Master of Arts (MA)
Geography & Environmental Studies
Faculty of Arts
C. Grant Head
Although maps are often thought to be easily understood, for many people they are not. Research into how best to make the map more useful to the user has taken different forms including applied psychology. While some researchers focus on the map maker, others are concentrating on the map user. In this study, attention is focused on the map user. Specifically, the study tries to look at how “years of geographic instruction” and teaching of “geographic lexicons” can enhance the performance of map use activities. Since maps are more associated with geographers, it is believed that they are in a position to use them better. Frequent association with maps offers them the opportunity to be more familiar with map language (syntax and lexicon). The way map use skills might be taught is explored with reference to learning English as a Second Language. The thesis includes an experiment using as participants second year honours geography students and honours psychology students. The test consisted of five questions reflecting the three levels of map use tasks proposed by Olson (1979). The two groups (psychology and geography) were split into control and intervention groups. The intervention group received instruction on cartographic lexicon items using techniques of Teaching English as a Second Language. In the lower level tasks, neither teaching nor geographical experience affected performance, however this may have been due largely to ceiling effects in the performance of all groups. In higher level, more complex map reading tasks, both geographical experience and teaching showed a statistically significant difference in performance. The concept of teaching Cartography as a Second Language, then, appears operationally valid.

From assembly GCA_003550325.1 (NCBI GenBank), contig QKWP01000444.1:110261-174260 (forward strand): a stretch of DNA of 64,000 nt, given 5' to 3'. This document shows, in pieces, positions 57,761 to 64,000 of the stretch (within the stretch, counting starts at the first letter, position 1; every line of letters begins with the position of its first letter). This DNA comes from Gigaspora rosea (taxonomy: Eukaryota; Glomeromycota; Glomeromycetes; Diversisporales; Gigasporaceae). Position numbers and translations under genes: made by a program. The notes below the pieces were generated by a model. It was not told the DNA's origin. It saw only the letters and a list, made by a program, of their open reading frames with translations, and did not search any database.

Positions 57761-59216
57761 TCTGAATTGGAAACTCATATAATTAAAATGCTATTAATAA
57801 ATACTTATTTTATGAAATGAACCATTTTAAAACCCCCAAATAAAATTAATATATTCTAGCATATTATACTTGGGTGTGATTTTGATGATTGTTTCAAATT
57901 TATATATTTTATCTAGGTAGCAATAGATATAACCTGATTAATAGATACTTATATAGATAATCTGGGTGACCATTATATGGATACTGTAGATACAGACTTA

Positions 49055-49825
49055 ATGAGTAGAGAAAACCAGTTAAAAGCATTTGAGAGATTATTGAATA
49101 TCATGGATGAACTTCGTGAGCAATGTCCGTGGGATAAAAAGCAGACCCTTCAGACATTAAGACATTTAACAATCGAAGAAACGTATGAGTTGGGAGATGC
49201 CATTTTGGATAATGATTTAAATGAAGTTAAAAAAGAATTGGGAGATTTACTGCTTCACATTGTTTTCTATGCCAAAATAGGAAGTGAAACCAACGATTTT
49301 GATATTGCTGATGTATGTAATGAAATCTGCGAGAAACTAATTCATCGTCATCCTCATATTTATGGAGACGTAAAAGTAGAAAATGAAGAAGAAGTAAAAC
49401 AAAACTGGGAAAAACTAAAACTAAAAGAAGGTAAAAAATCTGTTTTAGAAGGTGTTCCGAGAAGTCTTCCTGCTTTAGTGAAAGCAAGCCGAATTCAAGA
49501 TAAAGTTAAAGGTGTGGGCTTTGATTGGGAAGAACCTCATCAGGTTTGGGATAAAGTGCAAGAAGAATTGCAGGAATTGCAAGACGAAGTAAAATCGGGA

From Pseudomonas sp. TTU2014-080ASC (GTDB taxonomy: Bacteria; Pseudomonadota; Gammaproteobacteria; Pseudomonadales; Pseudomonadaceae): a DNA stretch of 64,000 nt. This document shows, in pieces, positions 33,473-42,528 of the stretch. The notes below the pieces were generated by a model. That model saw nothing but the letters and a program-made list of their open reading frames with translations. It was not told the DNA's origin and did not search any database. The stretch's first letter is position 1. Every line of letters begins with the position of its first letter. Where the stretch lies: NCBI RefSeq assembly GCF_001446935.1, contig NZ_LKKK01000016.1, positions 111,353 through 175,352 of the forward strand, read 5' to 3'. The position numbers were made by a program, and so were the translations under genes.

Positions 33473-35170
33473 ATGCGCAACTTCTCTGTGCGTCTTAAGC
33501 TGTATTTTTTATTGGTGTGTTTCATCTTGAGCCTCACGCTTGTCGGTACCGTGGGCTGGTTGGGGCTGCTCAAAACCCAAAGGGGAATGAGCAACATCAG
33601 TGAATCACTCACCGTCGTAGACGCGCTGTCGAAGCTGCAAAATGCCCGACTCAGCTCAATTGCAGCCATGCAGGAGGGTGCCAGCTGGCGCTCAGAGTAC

Saku, James Cuame, "The impact of teaching cartographic lexicon and of geographic experience on map use" (1990). Theses and Dissertations (Comprehensive). 352.